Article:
However, after days and days and days of rain and cold weather the forecast for the weekend suggests we may have a significant bump in our temperatures well into the range required for the Akzo primer to cure properly. I feel it would be prudent to take advantage of what will likely be the last couple of 60 degree days of the year and try priming all the wing skins if possible.

Because each wing skin needs dimpled prior to priming, the push is on to complete all the necessary dimpling as quickly as possible. Guess I will need another marathon session or two. Today was spent sorting through the remaining wing components and placing them into piles of left and right wing parts followed by deciphering the drawings to determine which side of the skins and miscellaneous parts will require dimpling. Because the left spar is already out of the box and ready for assembly, the plan is to dimple all of the left wing’s components first before moving on to the right skins. I was able to get one large skin deburred and dimpled today plus a hand full of smaller parts.
                                                               Deburring the left wing’s bottom outboard skin.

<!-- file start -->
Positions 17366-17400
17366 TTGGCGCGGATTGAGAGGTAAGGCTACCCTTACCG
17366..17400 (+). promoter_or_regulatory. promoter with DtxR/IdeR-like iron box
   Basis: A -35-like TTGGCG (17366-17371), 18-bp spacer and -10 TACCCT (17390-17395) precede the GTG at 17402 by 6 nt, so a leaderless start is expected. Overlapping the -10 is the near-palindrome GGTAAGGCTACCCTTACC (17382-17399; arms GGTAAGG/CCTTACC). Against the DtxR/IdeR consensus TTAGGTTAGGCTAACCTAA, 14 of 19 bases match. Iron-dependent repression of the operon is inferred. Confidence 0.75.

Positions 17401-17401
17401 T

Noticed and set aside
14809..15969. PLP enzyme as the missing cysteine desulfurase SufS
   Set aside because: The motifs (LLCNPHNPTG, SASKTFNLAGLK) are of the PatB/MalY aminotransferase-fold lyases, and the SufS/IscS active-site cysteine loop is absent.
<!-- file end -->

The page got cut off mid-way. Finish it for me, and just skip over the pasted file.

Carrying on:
Using the C-frame to dimple the left wing’s bottom outboard skin for flush rivets.
Due to the size of the skin, the C-frame could not reach the center row of holes, so quite a few holes had to be hand dimpled using the custom 120 degree dies that have holes drilled in them so they can be used with a nail and the hand rivet puller. Because the lower skins wrap around the leading edge of the wing, all the lower skins have a pre-formed bend in them. In order to dimple the portion that wraps around the wing's leading edge using the C-frame, I decided to suspend the skin from the rafters.
                                  Left wing’s outboard skin suspended so the portion that wraps around the leading
                                  edge could be dimpled with the C-frame without stressing the leading edge bend.
While the wing skin was suspended, it was quite easy to use the custom 120 degree dimple dies to dimple the center row of holes the C-frame could not reach.  Now that I have a system which seems to be working well, I’m hoping I will be able to move through all the remaining skins before Saturday afternoon. The left skins should be completed just not sure if there will be enough time to complete the right skins in time to prime while the temps cooperate.